Modeled Microbial Dynamics Explain the Apparent Temperature Sensitivity of Wetland Methane Emissions

Sarah E. Chadburn*, Tuula Aalto, Mika Aurela, Dennis Baldocchi, Christina Biasi, Julia Boike, Eleanor J. Burke, Edward Comyn-Platt, A. Johannes Dolman, Carolina Duran-Rojas, Yuanchao Fan, Thomas Friborg, Yao Gao, Nicola Gedney, Mathias Göckede, Garry D. Hayman, David Holl, Gustaf Hugelius, Lars Kutzbach, Hanna LeeAnnalea Lohila, Frans Jan W. Parmentier, Torsten Sachs, Narasinha J. Shurpali, Sebastian Westermann

*Corresponding author for this work

Research output: Contribution to JournalArticleAcademicpeer-review


Methane emissions from natural wetlands tend to increase with temperature and therefore may lead to a positive feedback under future climate change. However, their temperature response includes confounding factors and appears to differ on different time scales. Observed methane emissions depend strongly on temperature on a seasonal basis, but if the annual mean emissions are compared between sites, there is only a small temperature effect. We hypothesize that microbial dynamics are a major driver of the seasonal cycle and that they can explain this apparent discrepancy. We introduce a relatively simple model of methanogenic growth and dormancy into a wetland methane scheme that is used in an Earth system model. We show that this addition is sufficient to reproduce the observed seasonal dynamics of methane emissions in fully saturated wetland sites, at the same time as reproducing the annual mean emissions. We find that a more complex scheme used in recent Earth system models does not add predictive power. The sites used span a range of climatic conditions, with the majority in high latitudes. The difference in apparent temperature sensitivity seasonally versus spatially cannot be recreated by the non-microbial schemes tested. We therefore conclude that microbial dynamics are a strong candidate to be driving the seasonal cycle of wetland methane emissions. We quantify longer-term temperature sensitivity using this scheme and show that it gives approximately a 12% increase in emissions per degree of warming globally. This is in addition to any hydrological changes, which could also impact future methane emissions.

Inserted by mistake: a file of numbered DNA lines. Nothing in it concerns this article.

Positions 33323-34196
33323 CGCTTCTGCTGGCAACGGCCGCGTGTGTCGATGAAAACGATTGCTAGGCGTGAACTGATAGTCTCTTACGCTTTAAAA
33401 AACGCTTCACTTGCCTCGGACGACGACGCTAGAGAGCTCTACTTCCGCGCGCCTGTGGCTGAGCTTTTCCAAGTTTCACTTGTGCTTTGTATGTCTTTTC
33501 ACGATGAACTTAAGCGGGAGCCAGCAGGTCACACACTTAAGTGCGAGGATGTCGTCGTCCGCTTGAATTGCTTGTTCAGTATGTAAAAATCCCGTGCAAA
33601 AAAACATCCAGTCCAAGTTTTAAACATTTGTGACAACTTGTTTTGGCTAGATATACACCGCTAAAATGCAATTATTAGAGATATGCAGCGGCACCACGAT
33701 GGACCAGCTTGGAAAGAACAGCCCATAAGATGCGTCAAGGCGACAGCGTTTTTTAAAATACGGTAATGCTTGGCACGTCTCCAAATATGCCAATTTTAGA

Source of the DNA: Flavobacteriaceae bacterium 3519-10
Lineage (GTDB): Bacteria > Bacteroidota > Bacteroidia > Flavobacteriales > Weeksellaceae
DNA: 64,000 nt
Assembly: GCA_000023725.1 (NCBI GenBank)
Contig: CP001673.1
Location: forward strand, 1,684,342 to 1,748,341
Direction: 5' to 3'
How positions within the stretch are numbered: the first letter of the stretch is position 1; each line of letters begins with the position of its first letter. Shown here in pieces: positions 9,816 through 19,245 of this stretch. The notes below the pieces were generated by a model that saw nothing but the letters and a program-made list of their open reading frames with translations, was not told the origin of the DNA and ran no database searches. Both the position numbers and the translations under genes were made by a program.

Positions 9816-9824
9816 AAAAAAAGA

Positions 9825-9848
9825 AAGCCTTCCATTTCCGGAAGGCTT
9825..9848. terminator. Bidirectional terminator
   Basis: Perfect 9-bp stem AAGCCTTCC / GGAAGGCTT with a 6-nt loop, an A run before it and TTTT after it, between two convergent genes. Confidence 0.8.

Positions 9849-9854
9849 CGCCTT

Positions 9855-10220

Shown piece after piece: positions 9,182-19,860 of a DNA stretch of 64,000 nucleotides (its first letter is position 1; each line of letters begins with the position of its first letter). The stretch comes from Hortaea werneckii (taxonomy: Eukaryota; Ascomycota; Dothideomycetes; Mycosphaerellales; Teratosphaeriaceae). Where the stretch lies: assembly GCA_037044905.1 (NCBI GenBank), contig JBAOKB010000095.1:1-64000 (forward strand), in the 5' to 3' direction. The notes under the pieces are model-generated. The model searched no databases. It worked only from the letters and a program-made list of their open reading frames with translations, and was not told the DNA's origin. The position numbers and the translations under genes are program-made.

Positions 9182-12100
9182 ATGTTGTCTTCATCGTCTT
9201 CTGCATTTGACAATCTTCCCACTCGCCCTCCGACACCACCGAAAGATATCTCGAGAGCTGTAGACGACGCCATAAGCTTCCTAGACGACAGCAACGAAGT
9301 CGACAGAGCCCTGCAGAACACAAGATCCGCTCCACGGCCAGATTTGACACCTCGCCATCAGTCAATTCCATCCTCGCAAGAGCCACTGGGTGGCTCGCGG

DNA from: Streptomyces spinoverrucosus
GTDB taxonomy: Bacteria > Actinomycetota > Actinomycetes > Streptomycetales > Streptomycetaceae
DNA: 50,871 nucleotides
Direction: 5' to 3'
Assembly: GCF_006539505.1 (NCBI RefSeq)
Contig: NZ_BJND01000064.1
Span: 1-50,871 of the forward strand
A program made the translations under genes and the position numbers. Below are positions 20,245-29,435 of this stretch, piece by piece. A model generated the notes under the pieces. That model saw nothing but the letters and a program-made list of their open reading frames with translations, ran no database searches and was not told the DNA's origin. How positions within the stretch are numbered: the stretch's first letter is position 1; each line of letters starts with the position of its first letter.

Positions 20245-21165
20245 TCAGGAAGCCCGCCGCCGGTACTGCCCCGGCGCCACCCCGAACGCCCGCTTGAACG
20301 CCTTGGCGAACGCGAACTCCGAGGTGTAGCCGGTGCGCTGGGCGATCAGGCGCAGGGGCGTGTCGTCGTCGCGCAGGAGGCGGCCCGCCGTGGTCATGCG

Original languageEnglish
Article numbere2020GB006678
Pages (from-to)1-28
Number of pages28
JournalGlobal Biogeochemical Cycles
Issue number11
Early online date31 Oct 2020
Publication statusPublished - Nov 2020


  • global modeling
  • methane
  • methanogens
  • microbial modeling
  • wetland methane


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